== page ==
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    AG’s office executes search warrant on Detroit’s IT department

    The Michigan Attorney General’s Office and Michigan State Police executed a search warrant Friday on the City of Detroit’s information technology department as part of a probe into city employees deleting emails involving the Make Your Date nonprofit.

    Kelly Rossman-McKinney, a spokeswoman for Attorney General Dana Nessel, confirmed the search warrant was in response to the deleted emails.

    Michigan state law bars government employees from destroying public records outside of set schedules. The Attorney General’s Office and the Michigan State Police had previously been investigating actions involving the Make Your Date, a nonprofit championed by Mayor Mike Duggan that addresses premature birth.

    “We are fully cooperating with the Attorney General’s investigation. In fact, I spent much of my day working closely with her staff,” Detroit Corporation Counsel Lawrence Garcia said in a Friday statement.

    Dan Olsen, a spokesman for the Attorney General’s Office, wouldn’t elaborate on what authorities were specifically looking for on Friday.

    After its own investigation, the city’s Office of Inspector General concluded three aides to Duggan, including chief of staff Alexis Wiley, abused their power by directing lower-level staff to delete emails involving Make Your Date.

    According to inspector general’s report, two grants staff members were directed to delete emails regarding Make Your Date by a high-ranking official in the mayor’s office “in an attempt to hide the amount of work done by the department to secure grant funding.” The program is headed by Dr. Sonia Hassan, who has been linked to Duggan.

    Duggan and Garcia have repeatedly said Inspector General Ellen Ha’s review found no city rules or policies were broken by the mayoral aides who directed that the emails be deleted.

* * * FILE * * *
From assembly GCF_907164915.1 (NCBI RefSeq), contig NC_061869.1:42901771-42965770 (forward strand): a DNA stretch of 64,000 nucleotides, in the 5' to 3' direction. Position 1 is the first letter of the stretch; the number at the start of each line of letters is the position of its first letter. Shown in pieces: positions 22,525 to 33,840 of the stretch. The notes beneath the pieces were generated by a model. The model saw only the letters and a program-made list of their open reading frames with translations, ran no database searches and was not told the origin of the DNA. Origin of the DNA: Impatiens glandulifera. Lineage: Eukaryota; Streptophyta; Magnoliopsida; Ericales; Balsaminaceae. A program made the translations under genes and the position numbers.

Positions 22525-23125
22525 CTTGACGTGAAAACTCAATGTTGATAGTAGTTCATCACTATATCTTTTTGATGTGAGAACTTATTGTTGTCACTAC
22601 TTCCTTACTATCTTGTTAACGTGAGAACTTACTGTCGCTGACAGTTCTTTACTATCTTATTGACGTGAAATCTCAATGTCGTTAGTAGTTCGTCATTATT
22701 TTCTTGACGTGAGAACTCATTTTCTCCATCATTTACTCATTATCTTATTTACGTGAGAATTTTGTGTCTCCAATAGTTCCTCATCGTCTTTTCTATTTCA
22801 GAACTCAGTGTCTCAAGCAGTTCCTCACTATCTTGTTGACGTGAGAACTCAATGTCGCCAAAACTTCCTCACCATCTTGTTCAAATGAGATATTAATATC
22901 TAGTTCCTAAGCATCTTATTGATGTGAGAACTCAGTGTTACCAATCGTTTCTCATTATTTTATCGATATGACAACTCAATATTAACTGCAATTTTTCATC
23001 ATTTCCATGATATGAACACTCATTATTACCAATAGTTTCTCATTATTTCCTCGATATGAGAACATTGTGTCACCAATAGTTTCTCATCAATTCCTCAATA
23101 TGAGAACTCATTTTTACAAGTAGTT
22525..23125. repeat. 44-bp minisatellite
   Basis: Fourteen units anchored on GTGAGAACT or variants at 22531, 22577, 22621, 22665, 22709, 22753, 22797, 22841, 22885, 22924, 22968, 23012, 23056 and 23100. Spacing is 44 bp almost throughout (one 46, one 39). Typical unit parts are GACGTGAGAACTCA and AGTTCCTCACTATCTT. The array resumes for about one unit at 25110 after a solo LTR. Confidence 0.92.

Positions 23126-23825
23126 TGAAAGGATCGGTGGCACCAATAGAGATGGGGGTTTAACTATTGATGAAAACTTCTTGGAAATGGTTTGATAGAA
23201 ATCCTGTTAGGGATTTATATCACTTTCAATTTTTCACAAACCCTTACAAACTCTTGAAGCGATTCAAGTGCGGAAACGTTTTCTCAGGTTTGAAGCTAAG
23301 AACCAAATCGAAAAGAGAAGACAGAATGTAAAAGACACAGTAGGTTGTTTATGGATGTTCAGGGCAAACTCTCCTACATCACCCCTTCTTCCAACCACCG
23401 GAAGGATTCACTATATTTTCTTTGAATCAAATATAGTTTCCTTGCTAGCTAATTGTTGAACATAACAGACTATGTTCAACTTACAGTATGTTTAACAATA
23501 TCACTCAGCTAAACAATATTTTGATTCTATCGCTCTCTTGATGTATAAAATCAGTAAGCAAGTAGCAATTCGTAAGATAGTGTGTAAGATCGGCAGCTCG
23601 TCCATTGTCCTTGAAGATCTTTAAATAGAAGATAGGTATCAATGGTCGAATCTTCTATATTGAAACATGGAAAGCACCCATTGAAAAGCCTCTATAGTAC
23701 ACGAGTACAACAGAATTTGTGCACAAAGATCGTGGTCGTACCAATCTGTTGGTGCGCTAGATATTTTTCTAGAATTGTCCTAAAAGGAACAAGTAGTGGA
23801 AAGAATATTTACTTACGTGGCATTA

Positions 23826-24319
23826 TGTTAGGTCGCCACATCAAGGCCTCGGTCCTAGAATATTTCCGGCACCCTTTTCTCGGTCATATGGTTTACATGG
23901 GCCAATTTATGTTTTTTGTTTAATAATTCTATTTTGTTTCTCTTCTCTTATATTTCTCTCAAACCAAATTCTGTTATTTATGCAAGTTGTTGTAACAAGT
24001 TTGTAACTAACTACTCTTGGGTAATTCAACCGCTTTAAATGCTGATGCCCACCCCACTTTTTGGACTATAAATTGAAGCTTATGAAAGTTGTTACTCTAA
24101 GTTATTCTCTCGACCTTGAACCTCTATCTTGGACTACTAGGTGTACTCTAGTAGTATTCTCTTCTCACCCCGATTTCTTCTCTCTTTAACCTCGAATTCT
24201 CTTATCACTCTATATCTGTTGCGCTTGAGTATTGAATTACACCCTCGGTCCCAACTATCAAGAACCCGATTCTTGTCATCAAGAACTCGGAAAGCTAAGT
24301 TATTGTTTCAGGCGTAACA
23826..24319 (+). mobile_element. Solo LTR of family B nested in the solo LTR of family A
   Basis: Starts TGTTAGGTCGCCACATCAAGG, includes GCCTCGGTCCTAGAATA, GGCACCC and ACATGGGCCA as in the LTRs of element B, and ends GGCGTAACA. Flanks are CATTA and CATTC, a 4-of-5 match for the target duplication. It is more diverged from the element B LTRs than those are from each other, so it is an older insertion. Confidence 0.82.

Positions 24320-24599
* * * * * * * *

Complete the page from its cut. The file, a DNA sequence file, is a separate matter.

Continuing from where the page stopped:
But Ha has noted her review didn’t take into account whether city procedures and state law were violated. That is being investigated by the Public Integrity Unit of the state Attorney General’s Office, she said.

    Duggan said that Wiley, and two other aides — Chief Development Officer Ryan Friedrichs, the husband of Michigan Secretary of State Jocelyn Benson, and Deputy Chief Development Officer Sirene Abou-Chakra — would undergo document management training in the wake of Ha’s investigation.

    Asked in an email last week about the situation in Detroit potentially violating state law, Garcia noted Nessel was investigating and declined to comment.

    Meanwhile, multiple attorneys have told The Detroit News that they were unaware of charges being brought in recent years against any official in Michigan over deleted emails.

    People who destroy public records outside of set retention schedules usually could be found guilty of a misdemeanor, said Robin Luce Herrmann, an attorney with the firm Butzel Long and general counsel for the Michigan Press Association. Penalties can be up to two years behind bars or a fine of not more than $1,000, according to state law.

    Other legal penalties could be levied, Luce Herrmann said, depending on what records were destroyed and on whether local governments have their own rules.

    Michigan’s own manual on records management by local government says state law “declares the improper disposal of local government records to be a crime.”

    In the aftermath of the inspector general’s report, Detroit City Council President Brenda Jones called for an ordinance to prevent the deletion of city governmental emails and a five-year retention policy.

    City Councilman James Tate has said the three aides should face proper punishment over email deletions he called “problematic” and that violated “the public’s trust.” Tate wants the council’s legal team to outline the inspector general’s findings and “demand appropriate discipline to the employees.”

    When questioned about whether document training is enough of a penalty for his chief of staff and two other aides, Duggan has said there’s been no finding as of now that Wiley — a former WJBK-TV reporter — broke any rules or policies.

    “If that changes, I’ll deal with that,” he said, adding the deleted emails were “completely innocuous.”


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